In the United States, the Food and Nutrition Board of the National Academy of Sciences and the National Research Council determined the daily needs for some vitamins and minerals. The Food and Drug Administration (FDA) made these findings the basis for its list of RDAs. These allowances are presented in units of grams or milligrams, and these amounts are determined using international units of biological activity. (Some vitamins come in several forms, all of which are physiologically equivalent.) RDAs do not cover every single vitamin and mineral needed for good health, nor do they cover the more extreme nutritional requirements that result from illness or unusual genetic makeup. They just serve as general guidelines for healthy individuals. For some substances lacking specific...
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Perspective and Prospects (Magill’s Medical Guide, Sixth Edition)
Vitamin deficiency diseases such as scurvy, beriberi, and pellagra have plagued the world at least since the existence of written records. The concept of a vitamin or “accessory growth factor” was developed in the early part of the twentieth century. In 1912, Casimir Funk, a Polish biochemist, isolated a dietary growth factor from the outer covering of rice grains and found that, when added to the food of those who had beriberi, it cured the disease. The factor was an organic compound called an amine (that is, a compound containing nitrogen combined with carbon and hydrogen). Funk coined the term “vitamine” (meaning “life-giving amine”) for the compound, which is now called thiamin or vitamin B1. In the next five decades, there was an exciting era of the isolation, identification, and synthesis of vitamins. It was soon found that these compounds were not all amines, and the term was changed to “vitamins.” As more information on the structure of vitamins was obtained, names changed from general ones (such as vitamin C) to more specific ones (such as ascorbic acid). These discoveries led to the availability of inexpensive synthetic vitamins and to a dramatic reduction in overt vitamin deficiency disease.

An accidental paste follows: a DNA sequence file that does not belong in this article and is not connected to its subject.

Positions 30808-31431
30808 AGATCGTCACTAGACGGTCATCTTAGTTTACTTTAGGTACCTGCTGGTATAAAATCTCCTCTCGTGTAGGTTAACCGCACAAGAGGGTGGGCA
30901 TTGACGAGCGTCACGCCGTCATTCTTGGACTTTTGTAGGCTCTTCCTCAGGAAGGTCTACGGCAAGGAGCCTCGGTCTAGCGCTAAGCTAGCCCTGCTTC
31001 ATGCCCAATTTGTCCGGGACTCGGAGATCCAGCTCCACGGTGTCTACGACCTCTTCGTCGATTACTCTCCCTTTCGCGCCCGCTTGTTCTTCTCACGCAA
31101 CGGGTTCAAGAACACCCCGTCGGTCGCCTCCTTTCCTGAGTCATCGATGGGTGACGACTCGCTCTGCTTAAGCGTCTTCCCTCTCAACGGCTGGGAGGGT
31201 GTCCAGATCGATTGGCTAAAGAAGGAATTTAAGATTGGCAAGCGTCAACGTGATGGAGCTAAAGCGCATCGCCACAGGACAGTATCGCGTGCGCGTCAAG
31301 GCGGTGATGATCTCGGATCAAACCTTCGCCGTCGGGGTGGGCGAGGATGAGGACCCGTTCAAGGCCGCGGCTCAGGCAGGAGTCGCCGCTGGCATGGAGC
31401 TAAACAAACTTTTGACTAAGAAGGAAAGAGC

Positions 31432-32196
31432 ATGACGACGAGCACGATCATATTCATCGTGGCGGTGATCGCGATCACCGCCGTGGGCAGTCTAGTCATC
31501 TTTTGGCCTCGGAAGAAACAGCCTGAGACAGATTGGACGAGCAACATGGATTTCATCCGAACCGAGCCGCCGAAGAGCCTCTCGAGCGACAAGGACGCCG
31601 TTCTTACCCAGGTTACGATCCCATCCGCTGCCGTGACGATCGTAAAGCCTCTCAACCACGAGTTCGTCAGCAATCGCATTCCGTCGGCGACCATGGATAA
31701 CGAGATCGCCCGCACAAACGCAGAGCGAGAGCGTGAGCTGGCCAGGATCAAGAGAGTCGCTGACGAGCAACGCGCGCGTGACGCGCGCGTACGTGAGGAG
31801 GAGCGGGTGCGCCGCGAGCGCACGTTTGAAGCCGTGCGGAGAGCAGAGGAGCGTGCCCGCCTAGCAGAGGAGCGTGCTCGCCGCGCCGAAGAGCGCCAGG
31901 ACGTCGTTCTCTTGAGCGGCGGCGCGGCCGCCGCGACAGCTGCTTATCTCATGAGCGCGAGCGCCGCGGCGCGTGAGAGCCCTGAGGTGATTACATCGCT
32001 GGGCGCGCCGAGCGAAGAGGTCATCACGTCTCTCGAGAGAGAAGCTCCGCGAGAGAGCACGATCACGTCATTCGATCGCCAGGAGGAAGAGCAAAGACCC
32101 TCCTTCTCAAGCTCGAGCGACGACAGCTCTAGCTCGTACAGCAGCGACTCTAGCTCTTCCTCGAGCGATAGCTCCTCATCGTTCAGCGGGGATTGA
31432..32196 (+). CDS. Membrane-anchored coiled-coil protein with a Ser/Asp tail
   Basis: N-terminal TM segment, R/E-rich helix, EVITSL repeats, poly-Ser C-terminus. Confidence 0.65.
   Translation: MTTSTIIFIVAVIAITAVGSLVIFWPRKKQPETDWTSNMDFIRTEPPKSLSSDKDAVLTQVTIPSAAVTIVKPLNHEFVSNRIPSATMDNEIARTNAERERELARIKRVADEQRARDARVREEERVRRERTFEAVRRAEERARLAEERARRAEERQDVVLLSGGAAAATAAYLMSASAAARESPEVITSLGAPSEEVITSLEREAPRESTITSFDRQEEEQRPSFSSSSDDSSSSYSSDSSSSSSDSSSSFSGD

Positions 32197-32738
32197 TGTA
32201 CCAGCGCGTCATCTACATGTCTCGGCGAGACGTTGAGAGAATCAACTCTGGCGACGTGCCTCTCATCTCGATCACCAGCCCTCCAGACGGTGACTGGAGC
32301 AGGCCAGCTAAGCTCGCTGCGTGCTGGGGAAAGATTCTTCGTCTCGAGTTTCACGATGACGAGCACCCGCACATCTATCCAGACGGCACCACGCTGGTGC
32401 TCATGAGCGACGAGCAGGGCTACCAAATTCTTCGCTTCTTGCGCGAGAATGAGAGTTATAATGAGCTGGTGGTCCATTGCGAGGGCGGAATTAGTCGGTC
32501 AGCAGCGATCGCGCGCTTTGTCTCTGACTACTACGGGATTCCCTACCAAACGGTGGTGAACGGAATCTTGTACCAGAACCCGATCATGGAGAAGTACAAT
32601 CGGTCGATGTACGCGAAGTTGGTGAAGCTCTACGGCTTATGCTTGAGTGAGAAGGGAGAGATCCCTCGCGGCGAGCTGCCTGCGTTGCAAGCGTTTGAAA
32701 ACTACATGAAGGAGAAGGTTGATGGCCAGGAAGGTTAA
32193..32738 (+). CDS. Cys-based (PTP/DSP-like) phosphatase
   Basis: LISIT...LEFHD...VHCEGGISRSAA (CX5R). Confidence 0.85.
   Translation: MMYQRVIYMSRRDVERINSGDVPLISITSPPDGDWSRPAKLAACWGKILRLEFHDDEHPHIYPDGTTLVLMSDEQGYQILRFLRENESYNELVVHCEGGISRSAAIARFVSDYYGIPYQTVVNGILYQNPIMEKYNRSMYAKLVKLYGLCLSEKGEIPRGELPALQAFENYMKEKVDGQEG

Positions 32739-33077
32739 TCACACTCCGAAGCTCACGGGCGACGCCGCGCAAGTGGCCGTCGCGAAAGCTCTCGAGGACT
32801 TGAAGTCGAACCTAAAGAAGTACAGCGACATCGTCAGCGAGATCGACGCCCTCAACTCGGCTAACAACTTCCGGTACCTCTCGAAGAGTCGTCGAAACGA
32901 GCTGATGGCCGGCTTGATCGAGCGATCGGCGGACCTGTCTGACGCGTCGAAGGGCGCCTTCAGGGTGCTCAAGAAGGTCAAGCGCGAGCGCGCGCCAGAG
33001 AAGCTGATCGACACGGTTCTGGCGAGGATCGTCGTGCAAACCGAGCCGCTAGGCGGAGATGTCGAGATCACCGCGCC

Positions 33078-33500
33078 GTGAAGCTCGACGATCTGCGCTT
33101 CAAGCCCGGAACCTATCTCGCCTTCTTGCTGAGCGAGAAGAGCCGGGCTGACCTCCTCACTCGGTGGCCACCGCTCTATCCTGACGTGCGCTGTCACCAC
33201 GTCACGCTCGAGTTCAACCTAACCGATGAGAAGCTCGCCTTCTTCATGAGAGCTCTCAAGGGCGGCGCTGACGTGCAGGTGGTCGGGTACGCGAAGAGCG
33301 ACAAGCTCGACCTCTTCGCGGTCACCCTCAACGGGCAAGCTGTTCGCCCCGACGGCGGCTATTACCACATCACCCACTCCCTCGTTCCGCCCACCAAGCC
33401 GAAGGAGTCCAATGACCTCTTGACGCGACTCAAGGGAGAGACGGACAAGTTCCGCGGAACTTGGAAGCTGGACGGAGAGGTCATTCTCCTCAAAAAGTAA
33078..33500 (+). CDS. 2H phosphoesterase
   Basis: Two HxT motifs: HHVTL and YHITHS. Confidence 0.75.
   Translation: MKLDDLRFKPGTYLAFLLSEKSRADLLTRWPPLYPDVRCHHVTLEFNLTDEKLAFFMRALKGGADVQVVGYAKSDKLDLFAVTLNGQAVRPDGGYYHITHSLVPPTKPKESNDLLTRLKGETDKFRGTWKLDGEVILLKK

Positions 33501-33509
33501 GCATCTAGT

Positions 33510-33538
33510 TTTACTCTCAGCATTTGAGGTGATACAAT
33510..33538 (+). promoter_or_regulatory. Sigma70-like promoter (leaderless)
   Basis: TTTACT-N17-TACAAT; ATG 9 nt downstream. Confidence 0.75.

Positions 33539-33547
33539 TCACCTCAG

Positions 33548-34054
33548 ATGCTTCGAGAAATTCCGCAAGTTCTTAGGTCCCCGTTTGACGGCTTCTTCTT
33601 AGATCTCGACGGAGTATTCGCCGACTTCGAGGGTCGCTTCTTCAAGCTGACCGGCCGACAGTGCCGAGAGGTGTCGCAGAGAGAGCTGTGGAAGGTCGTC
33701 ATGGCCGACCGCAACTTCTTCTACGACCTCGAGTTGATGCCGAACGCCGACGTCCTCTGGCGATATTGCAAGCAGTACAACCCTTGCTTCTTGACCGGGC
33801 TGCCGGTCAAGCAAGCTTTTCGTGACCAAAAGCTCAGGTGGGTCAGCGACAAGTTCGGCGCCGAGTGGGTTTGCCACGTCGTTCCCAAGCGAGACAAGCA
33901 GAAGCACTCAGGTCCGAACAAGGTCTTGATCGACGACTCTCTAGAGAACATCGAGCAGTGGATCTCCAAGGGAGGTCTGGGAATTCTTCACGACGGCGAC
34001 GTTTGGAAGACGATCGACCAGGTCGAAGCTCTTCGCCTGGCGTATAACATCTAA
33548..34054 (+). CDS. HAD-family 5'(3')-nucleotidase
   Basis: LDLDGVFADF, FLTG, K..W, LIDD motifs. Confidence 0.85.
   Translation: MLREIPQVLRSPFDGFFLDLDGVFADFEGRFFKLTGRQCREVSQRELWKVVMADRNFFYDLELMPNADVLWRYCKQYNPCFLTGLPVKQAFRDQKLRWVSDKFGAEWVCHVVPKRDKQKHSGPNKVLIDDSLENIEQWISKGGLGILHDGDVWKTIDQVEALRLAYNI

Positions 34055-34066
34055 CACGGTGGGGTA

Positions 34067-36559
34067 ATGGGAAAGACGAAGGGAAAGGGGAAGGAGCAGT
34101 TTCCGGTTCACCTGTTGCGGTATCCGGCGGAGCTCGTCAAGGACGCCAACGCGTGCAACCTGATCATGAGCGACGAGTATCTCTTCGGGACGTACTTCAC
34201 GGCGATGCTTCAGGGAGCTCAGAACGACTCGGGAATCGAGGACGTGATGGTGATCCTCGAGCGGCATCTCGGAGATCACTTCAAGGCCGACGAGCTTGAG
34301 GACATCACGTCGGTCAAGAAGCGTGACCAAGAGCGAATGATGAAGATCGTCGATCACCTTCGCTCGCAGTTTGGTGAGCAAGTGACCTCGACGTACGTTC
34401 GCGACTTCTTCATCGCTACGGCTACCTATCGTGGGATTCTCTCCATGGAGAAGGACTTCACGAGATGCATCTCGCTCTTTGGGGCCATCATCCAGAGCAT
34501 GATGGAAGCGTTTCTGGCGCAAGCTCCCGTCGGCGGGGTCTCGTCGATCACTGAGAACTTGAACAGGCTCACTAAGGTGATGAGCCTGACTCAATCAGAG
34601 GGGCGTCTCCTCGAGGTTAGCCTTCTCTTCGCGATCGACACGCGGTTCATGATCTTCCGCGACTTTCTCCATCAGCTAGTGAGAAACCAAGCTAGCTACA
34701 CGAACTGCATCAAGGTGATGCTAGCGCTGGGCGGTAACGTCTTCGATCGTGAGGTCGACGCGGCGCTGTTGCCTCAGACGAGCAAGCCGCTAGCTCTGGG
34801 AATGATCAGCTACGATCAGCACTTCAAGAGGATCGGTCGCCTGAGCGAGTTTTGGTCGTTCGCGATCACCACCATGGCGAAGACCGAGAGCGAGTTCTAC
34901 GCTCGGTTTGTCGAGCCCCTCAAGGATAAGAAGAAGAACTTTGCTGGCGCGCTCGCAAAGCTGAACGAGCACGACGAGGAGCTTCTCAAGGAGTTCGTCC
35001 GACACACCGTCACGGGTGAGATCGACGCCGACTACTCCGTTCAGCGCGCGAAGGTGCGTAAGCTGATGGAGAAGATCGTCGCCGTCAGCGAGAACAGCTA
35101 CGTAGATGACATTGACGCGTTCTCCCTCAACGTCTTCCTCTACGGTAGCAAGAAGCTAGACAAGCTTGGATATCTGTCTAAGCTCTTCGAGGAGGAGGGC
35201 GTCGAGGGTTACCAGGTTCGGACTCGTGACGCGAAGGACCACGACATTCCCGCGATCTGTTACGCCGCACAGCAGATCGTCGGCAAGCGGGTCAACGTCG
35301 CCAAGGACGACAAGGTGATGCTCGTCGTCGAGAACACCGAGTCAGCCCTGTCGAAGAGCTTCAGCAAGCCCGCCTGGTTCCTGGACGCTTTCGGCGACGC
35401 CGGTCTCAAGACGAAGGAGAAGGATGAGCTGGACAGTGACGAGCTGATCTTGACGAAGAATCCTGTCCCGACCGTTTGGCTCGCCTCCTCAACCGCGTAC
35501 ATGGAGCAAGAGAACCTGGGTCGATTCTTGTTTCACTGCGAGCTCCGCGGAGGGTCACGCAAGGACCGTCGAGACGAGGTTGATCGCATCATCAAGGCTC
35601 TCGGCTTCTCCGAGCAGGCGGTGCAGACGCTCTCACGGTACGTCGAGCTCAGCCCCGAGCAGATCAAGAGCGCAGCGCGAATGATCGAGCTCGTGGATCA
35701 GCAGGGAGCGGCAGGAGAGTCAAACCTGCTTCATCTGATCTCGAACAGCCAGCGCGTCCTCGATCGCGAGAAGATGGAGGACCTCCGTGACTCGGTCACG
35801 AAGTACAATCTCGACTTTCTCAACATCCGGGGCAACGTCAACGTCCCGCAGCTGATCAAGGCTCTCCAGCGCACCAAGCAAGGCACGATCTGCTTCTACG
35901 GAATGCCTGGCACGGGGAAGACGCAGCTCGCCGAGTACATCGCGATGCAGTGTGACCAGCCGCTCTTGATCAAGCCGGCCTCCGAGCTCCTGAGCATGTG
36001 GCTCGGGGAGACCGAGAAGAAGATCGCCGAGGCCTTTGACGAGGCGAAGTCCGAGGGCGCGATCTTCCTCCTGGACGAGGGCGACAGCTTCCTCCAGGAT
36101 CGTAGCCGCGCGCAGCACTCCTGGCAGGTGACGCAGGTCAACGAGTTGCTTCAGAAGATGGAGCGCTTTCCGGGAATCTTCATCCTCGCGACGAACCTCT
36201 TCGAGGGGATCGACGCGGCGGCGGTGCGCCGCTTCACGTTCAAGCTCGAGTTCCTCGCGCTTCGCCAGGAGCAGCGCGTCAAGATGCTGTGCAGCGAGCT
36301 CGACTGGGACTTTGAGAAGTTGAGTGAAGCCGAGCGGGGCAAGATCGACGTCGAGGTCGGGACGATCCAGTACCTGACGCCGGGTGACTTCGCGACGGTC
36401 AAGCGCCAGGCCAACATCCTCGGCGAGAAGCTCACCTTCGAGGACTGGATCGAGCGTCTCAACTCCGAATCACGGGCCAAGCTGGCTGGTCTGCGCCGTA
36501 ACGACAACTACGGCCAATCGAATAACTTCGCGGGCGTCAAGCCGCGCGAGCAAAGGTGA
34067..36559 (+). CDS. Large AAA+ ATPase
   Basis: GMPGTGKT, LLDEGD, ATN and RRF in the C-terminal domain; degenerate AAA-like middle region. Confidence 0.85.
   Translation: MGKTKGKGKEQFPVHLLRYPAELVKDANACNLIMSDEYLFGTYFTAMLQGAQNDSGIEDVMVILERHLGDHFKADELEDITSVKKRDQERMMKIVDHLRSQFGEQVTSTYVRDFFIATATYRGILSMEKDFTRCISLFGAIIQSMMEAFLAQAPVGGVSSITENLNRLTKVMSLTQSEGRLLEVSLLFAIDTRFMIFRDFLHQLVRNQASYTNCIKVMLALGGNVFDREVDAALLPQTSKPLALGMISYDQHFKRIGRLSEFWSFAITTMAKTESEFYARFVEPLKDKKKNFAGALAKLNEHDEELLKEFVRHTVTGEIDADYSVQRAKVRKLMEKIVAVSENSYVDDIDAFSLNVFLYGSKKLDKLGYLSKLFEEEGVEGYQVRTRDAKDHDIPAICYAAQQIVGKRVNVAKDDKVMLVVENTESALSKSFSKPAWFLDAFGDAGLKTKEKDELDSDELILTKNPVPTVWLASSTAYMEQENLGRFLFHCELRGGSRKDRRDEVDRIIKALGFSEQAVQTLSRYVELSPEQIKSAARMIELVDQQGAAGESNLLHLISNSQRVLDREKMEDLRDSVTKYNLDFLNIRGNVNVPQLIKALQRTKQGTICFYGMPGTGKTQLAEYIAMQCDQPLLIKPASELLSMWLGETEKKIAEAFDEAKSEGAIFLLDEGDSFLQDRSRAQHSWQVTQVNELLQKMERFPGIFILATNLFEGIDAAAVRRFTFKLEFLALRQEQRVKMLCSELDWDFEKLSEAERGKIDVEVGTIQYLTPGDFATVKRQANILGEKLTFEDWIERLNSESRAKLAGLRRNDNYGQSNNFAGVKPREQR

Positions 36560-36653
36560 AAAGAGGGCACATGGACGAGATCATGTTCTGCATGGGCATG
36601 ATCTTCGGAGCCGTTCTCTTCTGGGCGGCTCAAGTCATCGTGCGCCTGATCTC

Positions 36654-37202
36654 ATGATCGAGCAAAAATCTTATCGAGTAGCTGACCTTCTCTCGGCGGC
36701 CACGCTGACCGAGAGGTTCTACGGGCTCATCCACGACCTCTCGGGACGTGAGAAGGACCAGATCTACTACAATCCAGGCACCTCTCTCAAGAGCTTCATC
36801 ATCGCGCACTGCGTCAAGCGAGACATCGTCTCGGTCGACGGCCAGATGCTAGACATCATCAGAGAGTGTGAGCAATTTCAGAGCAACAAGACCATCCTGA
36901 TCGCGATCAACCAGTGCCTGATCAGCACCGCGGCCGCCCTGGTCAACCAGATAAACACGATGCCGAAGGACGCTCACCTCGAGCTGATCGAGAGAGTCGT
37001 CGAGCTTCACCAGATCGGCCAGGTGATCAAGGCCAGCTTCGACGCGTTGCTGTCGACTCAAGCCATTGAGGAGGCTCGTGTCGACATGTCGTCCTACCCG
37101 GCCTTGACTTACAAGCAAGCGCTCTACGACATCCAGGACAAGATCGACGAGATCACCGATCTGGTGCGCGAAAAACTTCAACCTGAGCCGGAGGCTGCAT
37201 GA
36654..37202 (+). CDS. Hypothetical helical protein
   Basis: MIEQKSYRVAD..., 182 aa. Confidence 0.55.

Small amounts of vitamins are essential for good health, but the benefits of taking megadoses of certain vitamins to prevent or cure certain ailments are often debated. Even so, there is evidence that...
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For Further Information: (Magill’s Medical Guide, Sixth Edition)